The monsoon onset is a critical event in the Bangladesh calendar, especially for the domestic agricultural sector. Providing information about the monsoon onset for the past, present, and future has potential benefit for a country so vulnerable to changes in climate. But, when does the monsoon start? To produce any scientific information about monsoon onsets, lengths, and withdrawals, we first need to apply a monsoon definition to our data. Choosing a scientific definition is not such a simple exercise in Bangladesh. Different definitions lead to different monsoon onsets and thereby also monsoon lengths. If a climate application aims to provide information about the monsoon onset, then we need to understand how the people who might use this information perceive the monsoon onset. We then need to understand how their perceptions compare with previous scientific work. In this study we carried out a structured questionnaire in six rural regions around Bangladesh and asked the local agriculturists how they defined the monsoon and when they thought it started. It turns out that the agriculturists and previous scientific publications do not necessarily agree. Our results do not undermine previous scientific work on the monsoon in Bangladesh, but they do carry an important message about how we should design, implement, and evaluate climate applications in Bangladesh that encompass the monsoon onset.

4. Spinney, J. and Pennesi K. 2012. When the river started underneath the land: social constructions of a (severe) weather event in Pangnirtung, Nunavut, Canada. Polar Record. Vol.49(251): 362–372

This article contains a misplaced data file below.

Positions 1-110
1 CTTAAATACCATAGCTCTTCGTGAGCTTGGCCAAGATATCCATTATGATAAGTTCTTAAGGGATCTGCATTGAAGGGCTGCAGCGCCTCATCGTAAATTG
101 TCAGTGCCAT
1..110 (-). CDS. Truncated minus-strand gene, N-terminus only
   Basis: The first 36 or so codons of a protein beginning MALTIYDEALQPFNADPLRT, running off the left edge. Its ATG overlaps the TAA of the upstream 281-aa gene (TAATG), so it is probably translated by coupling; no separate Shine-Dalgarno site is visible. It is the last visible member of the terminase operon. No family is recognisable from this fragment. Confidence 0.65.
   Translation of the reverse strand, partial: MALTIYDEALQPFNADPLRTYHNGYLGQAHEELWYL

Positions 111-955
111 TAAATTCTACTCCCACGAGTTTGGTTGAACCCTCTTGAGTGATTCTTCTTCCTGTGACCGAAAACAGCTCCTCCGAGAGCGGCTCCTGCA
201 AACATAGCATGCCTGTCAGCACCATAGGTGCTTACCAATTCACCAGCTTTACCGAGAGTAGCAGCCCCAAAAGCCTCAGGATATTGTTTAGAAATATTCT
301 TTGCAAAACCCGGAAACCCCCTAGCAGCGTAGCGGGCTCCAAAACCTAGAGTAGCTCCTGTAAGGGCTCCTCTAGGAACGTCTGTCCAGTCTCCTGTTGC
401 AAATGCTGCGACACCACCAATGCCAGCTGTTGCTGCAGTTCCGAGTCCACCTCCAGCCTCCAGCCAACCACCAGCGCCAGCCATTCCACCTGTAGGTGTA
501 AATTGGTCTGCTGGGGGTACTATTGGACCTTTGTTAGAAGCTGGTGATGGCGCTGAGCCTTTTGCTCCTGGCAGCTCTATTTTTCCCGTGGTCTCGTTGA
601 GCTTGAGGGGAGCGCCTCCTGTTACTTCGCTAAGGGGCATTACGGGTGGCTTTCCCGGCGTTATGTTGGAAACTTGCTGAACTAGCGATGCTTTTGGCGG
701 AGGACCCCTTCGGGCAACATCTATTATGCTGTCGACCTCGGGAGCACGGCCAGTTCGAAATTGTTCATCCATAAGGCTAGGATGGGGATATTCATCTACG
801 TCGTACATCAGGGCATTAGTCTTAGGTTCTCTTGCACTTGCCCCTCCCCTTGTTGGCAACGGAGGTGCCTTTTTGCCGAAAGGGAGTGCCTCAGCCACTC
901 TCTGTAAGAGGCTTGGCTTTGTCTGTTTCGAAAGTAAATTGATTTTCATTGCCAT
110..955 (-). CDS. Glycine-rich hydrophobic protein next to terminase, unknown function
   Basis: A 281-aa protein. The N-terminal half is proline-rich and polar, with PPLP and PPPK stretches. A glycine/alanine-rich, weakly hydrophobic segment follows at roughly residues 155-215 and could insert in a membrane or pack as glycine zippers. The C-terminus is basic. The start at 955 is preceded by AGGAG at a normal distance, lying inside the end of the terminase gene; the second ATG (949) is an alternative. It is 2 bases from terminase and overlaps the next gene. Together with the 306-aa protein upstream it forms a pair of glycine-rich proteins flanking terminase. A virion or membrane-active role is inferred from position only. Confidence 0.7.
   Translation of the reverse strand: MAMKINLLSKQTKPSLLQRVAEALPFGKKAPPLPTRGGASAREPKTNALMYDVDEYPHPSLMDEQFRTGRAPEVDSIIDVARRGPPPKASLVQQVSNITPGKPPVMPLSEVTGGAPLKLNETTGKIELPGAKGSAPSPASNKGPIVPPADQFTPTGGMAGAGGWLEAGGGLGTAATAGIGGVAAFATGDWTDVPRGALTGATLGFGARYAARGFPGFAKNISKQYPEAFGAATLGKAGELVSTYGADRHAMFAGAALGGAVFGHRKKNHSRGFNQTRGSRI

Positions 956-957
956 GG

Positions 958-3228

In June 2008, the community of Pangnirtung, Nunavut, Canada experienced a rainstorm that caused structural damage to the community's bridge and extensive permafrost erosion along the Duval River. The local government characterised the event as ‘severe’ and focused their attention on the bridge collapse, in contrast to the residents, who described this particular consequence as inconvenient at worst and at best, exciting. Instead residents expressed greater concern for the permafrost erosion and the uncertainty this posed for community well-being. This article follows an 11 week anthropological field trip to Pangnirtung in the summer of 2009 and is based on 31 semi-structured interviews, two focus group discussions, and participant observation. We explore how social processes influence subjective constructions of what constitutes ‘severe’ weather in the community, and attempt to explain how such constructions lead to differing perceptions of vulnerability to ‘severe’ weather events. Contributing factors including the normalisation of threat, local beliefs regarding change and uncertainty, as well as the communication of risk information are discussed, along with the different coping strategies used by government and residents in managing their perceived levels of vulnerability. The research shows the importance of understanding the role social processes play in shaping local conceptions of ‘severe’ and perceptions of vulnerability to ‘severe’ weather events. This study enhances understandings of difference within populations and adds to the growing body of literature that demonstrates the need to incorporate locally relevant indices when conducting vulnerability assessment.